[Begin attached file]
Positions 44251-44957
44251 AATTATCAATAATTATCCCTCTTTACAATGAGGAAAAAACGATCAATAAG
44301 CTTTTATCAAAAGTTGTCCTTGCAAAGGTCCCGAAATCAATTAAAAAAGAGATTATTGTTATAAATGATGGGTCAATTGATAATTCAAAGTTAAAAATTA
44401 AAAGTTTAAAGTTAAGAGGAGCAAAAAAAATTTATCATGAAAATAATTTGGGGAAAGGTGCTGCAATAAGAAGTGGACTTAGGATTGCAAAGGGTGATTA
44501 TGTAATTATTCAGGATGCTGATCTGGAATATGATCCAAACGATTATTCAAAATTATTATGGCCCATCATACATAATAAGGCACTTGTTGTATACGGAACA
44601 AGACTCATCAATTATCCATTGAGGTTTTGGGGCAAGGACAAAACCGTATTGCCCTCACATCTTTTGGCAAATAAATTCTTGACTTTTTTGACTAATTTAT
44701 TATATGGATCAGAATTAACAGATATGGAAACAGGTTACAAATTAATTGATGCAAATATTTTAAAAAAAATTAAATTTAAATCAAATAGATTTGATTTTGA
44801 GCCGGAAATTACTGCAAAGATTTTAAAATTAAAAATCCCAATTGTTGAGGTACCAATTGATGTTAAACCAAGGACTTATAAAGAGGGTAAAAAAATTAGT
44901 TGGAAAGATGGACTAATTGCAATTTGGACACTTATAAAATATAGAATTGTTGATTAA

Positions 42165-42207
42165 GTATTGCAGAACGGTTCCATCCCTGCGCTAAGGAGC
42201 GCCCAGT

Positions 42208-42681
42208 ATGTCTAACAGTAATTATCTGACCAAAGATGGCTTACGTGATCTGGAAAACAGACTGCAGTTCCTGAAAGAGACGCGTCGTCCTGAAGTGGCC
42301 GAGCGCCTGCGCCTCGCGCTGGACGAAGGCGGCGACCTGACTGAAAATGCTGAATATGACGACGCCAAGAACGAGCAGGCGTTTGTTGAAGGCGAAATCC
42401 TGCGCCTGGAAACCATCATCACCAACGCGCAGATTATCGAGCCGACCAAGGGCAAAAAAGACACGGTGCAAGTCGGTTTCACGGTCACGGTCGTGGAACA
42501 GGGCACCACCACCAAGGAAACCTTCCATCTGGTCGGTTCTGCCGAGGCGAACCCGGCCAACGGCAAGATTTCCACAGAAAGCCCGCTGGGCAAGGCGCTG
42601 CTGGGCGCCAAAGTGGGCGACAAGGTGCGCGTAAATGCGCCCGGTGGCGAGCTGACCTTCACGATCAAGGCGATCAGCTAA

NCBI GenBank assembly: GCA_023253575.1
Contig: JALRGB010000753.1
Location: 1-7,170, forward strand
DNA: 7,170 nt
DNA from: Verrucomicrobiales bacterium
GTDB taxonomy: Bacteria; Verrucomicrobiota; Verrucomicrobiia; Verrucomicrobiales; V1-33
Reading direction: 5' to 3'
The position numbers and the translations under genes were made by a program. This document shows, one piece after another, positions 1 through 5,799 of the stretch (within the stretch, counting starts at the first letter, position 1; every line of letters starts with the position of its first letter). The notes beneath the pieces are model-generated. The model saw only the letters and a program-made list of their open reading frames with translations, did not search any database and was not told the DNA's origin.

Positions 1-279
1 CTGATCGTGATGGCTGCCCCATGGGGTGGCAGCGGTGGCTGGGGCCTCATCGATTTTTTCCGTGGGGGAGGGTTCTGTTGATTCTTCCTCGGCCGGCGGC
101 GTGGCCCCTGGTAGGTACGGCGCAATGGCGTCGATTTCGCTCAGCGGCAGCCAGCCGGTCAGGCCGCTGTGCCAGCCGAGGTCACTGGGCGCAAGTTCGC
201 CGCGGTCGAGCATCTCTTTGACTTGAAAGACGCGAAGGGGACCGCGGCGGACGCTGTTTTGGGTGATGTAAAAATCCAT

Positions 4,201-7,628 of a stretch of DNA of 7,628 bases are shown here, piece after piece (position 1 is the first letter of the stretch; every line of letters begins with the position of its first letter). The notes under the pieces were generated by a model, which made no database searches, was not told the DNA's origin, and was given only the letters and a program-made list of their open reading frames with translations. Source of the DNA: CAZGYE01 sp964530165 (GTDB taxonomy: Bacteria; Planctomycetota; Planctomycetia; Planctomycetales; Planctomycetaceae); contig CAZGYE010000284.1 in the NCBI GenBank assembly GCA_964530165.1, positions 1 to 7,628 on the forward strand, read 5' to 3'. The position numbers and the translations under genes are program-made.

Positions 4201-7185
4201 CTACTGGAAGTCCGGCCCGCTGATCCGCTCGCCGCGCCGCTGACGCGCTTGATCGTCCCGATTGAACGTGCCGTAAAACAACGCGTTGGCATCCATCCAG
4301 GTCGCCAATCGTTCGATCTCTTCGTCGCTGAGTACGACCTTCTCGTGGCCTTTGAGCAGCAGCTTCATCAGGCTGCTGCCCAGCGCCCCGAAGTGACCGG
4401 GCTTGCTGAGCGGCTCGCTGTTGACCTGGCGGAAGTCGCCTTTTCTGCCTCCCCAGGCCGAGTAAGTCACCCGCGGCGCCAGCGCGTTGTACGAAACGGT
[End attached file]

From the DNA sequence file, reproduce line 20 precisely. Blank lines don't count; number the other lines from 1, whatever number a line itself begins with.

Contig: JALRGB010000753.1